The producers had to keep their political views in check when they made the decision to shoot the film in South Africa, then in the grip of Apartheid. There were strict, legally enforced guidelines regarding the degree of freedom permitted to the cast and crew. It was impressed upon the 60-odd British visitors that sexual relations with people of other races would result in possible imprisonment, deportation or worse. Warned that miscegenation was a flogging offence, Baker is reported to have asked if he could have the lashes while doing it. The authorities were not amused."

Quite a good question to ask. Being an extra Fairestcape would know. Fact or myth!
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xhosa2000

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PostSubject: Re: Questions relating to Zulu Dawn-my part in the making a great movie   Mon Feb 01, 2016 8:13 pm

Yes admin, 24th, fully aware of that! but the question is so left field!
of all the questions that could have been posed why would anybody
focus right in on that aspect?. as i said i find that extraordinary, not
wrong..
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24th

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PostSubject: Re: Questions relating to Zulu Dawn-my part in the making a great movie   Mon Feb 01, 2016 8:15 pm

Sorry what am I missing scratch
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xhosa2000

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PostSubject: Re: Questions relating to Zulu Dawn-my part in the making a great movie   Mon Feb 01, 2016 8:24 pm

Admin views everything i say with suspicion it seems, i'm
just participating, no agenda. i just thought the question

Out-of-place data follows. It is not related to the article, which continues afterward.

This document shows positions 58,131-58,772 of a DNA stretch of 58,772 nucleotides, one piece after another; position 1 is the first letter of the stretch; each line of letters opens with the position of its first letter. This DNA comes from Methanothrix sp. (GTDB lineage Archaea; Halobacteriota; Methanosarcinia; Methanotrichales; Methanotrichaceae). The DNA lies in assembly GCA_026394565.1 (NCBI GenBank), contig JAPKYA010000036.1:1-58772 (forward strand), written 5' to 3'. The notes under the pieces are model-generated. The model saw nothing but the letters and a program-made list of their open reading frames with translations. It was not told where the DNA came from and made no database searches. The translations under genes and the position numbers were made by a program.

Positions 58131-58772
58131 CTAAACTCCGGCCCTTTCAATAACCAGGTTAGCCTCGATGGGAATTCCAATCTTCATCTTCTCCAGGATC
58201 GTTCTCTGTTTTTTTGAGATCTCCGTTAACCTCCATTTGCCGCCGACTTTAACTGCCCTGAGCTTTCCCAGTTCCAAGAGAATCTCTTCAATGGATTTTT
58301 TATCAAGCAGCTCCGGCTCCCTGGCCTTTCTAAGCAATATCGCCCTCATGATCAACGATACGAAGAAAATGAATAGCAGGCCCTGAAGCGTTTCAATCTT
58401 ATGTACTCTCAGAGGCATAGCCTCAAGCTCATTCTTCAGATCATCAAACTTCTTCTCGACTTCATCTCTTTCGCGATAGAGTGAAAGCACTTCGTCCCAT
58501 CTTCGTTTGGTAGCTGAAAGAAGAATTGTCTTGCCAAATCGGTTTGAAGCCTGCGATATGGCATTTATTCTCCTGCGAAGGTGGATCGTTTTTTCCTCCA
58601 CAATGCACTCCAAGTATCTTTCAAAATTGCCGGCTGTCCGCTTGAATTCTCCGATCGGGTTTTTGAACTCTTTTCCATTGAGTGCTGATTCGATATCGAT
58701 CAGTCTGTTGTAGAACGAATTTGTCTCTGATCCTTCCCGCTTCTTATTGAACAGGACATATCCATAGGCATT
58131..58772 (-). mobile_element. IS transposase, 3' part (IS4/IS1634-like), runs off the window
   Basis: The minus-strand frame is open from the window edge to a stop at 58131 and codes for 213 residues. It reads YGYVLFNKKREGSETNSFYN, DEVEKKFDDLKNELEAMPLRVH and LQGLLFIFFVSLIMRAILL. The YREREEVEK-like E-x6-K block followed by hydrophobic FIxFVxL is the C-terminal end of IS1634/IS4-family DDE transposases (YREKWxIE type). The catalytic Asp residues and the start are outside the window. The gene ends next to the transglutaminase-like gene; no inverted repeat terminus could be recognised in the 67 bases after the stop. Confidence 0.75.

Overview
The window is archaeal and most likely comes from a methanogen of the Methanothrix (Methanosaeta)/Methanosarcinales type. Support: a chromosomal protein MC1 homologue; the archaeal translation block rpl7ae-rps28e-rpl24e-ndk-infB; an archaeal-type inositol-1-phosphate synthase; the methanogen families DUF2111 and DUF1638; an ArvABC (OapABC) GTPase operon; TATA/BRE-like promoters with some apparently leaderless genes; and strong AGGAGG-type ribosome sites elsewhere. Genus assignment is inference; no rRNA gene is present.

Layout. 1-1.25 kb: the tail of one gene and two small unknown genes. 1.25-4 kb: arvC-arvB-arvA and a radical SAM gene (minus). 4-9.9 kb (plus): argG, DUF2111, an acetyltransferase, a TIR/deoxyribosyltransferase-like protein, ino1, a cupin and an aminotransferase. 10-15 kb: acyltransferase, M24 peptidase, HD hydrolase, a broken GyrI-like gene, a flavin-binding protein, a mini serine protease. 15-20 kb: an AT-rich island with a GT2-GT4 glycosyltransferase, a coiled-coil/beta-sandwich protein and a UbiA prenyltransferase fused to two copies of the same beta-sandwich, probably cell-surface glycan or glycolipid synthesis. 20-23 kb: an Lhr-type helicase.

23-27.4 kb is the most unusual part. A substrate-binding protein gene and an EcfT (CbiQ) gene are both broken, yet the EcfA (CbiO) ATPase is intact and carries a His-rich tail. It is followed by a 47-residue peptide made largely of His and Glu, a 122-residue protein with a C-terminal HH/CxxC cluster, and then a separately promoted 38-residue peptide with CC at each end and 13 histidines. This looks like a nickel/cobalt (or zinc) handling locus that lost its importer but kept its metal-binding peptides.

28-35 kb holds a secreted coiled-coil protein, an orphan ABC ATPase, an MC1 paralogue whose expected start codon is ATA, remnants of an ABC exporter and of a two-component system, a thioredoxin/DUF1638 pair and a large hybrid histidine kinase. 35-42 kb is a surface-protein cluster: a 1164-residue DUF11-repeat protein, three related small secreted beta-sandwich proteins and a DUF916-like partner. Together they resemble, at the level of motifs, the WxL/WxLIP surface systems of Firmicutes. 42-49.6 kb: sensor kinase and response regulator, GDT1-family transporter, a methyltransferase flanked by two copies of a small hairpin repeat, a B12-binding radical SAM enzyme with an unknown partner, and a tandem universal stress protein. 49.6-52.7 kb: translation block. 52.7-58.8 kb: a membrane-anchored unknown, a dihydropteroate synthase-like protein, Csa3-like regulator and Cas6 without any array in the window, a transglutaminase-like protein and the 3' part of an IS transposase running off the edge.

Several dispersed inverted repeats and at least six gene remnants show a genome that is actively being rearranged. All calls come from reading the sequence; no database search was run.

posed was odd and out of context, nothing more.
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Dave

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PostSubject: Re: Questions relating to Zulu Dawn-my part in the making a great movie   Mon Feb 01, 2016 8:26 pm

There's me thinking you had a sheltered up bringing. Very Happy
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xhosa2000

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PostSubject: Questions relating to Zulu Dawn-my part in the making a great movie   Mon Feb 01, 2016 8:31 pm

Very Happy
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24th

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PostSubject: Re: Questions relating to Zulu Dawn-my part in the making a great movie   Mon Feb 01, 2016 9:26 pm


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90th wrote:
Faiestcape
Outstanding , looking forward to hearing the rest . Very Happy
90th
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PostSubject: Re: Questions relating to Zulu Dawn-my part in the making a great movie   Mon Feb 01, 2016 9:43 pm

Thanks 24th

Gent's I have moved fairestcape's account to the essay section. If you have any questions relating to his thread, please post in this thread, it makes it easier to read his story without the interruptions of other members posts.
Thanks.
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John

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PostSubject: Re: Questions relating to Zulu Dawn-my part in the making a great movie   Mon Feb 01, 2016 10:28 pm

ADMIN wrote:
"Cast and crew were warned that having sex with non-whites was illegal and would result in prosecution, imprisonment and a lashing." Suspect

That's a new one.
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PostSubject: Re: Questions relating to Zulu Dawn-my part in the making a great movie   Sun Feb 07, 2016 7:42 pm

Subject: Anglo zulu war essays , my part in making a great movie Thu 4 Feb 2016 - 23:15
Loving it ! , excellent , your experiences could make a film ...easily !
90th Salute

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PostSubject: Re: Questions relating to Zulu Dawn-my part in the making a great movie   Sun Feb 07, 2016 7:43 pm

Zulu Dawn - my part in making a great movie Today at 12:37

great read sir. thanks for posting.

free1954

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PostSubject: Re: Questions relating to Zulu Dawn-my part in the making a great movie   Sun Feb 07, 2016 7:44 pm

Zulu Dawn - my part in making a great movie Today at 12:54

Damn good read. Tell us more!

intombe